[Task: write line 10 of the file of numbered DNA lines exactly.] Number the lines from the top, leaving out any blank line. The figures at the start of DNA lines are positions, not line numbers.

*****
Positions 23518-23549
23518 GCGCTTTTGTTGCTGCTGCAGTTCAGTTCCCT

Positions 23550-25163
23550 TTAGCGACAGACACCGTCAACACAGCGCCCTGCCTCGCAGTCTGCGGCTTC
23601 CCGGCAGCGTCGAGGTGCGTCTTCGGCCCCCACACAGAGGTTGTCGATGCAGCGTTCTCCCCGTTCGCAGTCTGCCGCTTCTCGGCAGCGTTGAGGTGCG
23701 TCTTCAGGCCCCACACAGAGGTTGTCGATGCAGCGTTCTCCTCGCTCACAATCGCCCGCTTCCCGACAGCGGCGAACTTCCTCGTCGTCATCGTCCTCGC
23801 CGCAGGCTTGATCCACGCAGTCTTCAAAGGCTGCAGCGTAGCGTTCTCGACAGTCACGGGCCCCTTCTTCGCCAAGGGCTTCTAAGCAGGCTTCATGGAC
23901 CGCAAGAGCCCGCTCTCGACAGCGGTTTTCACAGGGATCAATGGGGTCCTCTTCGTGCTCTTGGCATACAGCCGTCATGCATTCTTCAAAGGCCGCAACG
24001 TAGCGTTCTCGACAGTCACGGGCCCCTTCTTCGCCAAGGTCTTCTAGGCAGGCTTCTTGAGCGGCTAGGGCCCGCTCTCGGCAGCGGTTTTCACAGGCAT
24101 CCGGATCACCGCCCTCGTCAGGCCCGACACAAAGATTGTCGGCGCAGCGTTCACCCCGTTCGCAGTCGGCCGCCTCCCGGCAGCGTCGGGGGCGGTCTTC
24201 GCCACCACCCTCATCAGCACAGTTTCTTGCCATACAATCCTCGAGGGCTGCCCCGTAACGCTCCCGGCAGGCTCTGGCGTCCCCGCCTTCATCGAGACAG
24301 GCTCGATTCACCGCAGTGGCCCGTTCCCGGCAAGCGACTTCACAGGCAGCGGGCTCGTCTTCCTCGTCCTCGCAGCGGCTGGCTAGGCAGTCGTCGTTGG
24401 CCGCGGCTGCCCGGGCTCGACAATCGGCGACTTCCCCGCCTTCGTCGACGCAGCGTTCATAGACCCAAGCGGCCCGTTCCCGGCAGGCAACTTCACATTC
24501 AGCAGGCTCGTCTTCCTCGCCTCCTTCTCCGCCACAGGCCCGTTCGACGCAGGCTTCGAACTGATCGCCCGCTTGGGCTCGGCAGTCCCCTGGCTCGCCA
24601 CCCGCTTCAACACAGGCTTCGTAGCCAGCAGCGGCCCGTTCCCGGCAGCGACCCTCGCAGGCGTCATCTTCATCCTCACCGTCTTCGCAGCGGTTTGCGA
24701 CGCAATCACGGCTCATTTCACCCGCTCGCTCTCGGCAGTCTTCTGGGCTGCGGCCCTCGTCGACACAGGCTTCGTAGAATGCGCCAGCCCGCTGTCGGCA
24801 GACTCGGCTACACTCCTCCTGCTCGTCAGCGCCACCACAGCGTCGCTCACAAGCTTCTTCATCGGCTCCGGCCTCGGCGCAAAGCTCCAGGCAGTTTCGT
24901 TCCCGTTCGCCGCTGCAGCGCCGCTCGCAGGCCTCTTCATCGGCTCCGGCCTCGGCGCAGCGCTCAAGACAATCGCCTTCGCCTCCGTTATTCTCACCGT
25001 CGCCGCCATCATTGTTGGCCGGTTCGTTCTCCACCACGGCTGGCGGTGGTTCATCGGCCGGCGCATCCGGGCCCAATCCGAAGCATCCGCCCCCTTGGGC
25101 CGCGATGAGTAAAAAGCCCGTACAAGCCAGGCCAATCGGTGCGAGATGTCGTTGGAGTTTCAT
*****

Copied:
24101 CCGGATCACCGCCCTCGTCAGGCCCGACACAAAGATTGTCGGCGCAGCGTTCACCCCGTTCGCAGTCGGCCGCCTCCCGGCAGCGTCGGGGGCGGTCTTC